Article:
September 27, 2015

Visiting the Waitomo Caves

This weekend I added another tick to my Great New Zealand Bucket List! I finally visited the Waitomo glow worm caves.

It’s funny how we take things for granted in our own back yard, and this little west coast (well, nearly – more like West Waikato) town is one of those places. I had seen loads of pictures over the years and have also seen glow worms before, so I didn’t really prioritise these caves.

Shame on me! They are breathtaking filled with stalactites and stalagmites and a huge cavern where they even hold acoustic music events – and that’s before you hop in the tin dingy in the darkened river while your guide pulls you along silently via black ropes strung above (that only she can see).

Fascinating facts about glow worms!

Did you know that the adult glow worm fly has no mouth so it only lives for up to 2 weeks after coming out of its cocoon, mates, lays eggs then gets eaten by its young?!

The egg hatches into a white larvae (about 2 cm long) which has a little light in its tail to attract bugs in the darkness. They make long sticky saliva strings (see my pic below) and all sorts of little gnats and sandflies get stuck in them – as do their mum and dad, and aunts and uncles and everyone else! They then get sucked up like a spaghetti noodle and eaten. Delicious.

Photos of glow worms taken by an amateur are frankly amateurish, so I’ve included some professional ones. And, we’re not allowed to take cameras in there anyway. However you ARE allowed your camera in the nearby Ruakuri caves, so I have a few of my favourites (just taken on my iPhone, mind) below.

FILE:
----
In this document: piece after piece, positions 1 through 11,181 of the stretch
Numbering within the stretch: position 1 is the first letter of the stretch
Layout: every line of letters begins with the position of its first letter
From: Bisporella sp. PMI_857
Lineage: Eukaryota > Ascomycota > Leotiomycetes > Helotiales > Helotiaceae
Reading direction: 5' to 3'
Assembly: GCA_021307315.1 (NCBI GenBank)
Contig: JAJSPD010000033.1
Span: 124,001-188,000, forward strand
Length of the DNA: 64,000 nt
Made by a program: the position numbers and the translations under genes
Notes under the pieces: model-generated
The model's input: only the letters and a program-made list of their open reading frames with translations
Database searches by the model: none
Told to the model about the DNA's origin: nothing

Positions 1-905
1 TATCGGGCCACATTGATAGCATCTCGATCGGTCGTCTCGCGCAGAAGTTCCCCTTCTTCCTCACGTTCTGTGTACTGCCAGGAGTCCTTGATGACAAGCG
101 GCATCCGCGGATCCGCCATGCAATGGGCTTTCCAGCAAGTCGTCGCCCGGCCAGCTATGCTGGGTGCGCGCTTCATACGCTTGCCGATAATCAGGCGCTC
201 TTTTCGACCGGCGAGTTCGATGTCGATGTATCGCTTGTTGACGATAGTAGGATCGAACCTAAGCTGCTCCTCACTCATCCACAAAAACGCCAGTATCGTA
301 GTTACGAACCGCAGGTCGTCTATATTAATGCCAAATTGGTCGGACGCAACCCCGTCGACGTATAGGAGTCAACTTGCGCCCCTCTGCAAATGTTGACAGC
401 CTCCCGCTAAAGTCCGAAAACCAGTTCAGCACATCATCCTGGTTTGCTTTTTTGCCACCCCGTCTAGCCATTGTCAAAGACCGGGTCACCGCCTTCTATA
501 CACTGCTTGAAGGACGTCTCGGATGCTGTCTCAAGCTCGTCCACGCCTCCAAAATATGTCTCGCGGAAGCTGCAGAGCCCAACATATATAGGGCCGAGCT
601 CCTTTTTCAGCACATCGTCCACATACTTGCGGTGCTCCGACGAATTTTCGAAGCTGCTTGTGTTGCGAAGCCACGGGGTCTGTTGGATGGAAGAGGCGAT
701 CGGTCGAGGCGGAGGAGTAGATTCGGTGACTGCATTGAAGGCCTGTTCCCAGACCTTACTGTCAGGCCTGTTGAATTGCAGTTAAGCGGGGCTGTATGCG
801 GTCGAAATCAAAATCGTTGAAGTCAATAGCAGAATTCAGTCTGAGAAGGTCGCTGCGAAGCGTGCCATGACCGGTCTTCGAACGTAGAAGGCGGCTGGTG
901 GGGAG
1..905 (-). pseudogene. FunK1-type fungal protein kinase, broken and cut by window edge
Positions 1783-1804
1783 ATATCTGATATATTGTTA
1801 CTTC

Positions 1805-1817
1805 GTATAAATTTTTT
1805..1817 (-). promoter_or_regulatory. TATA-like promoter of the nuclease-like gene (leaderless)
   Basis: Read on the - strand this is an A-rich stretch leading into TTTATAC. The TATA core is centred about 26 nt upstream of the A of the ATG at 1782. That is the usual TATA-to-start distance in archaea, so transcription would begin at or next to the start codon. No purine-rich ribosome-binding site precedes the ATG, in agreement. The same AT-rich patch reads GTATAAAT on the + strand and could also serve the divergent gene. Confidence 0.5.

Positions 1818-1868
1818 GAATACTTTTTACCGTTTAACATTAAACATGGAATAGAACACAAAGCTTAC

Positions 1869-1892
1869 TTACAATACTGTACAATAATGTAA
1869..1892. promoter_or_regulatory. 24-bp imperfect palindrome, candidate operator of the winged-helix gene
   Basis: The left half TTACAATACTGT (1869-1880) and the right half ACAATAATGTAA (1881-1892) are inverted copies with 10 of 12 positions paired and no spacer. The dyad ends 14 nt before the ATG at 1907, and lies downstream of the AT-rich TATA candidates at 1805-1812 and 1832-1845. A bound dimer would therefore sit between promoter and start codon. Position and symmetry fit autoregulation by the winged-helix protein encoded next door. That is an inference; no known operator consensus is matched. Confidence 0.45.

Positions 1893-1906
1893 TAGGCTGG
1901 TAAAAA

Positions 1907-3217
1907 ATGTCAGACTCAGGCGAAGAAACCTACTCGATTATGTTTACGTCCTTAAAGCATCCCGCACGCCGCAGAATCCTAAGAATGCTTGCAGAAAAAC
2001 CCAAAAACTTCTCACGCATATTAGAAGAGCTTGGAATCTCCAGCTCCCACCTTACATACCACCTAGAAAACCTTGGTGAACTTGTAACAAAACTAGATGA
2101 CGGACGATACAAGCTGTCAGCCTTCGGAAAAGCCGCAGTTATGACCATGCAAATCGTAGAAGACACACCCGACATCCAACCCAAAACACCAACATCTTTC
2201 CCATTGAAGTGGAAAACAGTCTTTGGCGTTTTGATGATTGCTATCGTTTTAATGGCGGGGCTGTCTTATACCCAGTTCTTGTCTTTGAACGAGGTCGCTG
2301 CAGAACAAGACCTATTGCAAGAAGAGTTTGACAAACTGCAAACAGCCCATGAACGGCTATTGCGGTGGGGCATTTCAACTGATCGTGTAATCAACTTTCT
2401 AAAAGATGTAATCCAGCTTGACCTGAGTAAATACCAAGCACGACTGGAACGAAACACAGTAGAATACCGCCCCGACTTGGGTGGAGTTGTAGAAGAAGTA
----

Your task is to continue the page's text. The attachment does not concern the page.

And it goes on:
Waitomo caves

The stunning entrance to Waitomo Caves

Waitomo Caves
Waitomo glow worms

The pro shot of the little boat under the city of glow worm lights

There are so many glow worms here that even without the daylight from the tunnel you can make out the people sitting next to you on the boat as you quietly float through the caves.

Then off to Ruakuri Caves, about 5 minutes drive down the road to see the stalactites and mites…


This walkway takes you down 18m into the cave

Ruakuri caves

My iPhone photo – which I’m quite chuffed with!

Ruakuri caves

The bacon formation. Truly, that’s what they call it. Or shawl.

Glow worm saliva

The sticky glow worm saliva strings


If you need to get to these amazing caves, check out and book yourself in. My advice is to add Ruakuri Caves too, they are awesome.

About Megan Singleton


Hi, I'm Megan Singleton and I'm the word slinger of this blog as well as on radio every week and a few newspapers and mags from time to time. I set off on this travel blog malarkey 17 years ago and I've pretty much always got a suitcase half packed (or half un-packed!)I'd love you to join me on Facebook or Twitter and sign up for monthly newsletters if you want loads of travel tips, advice and deals!

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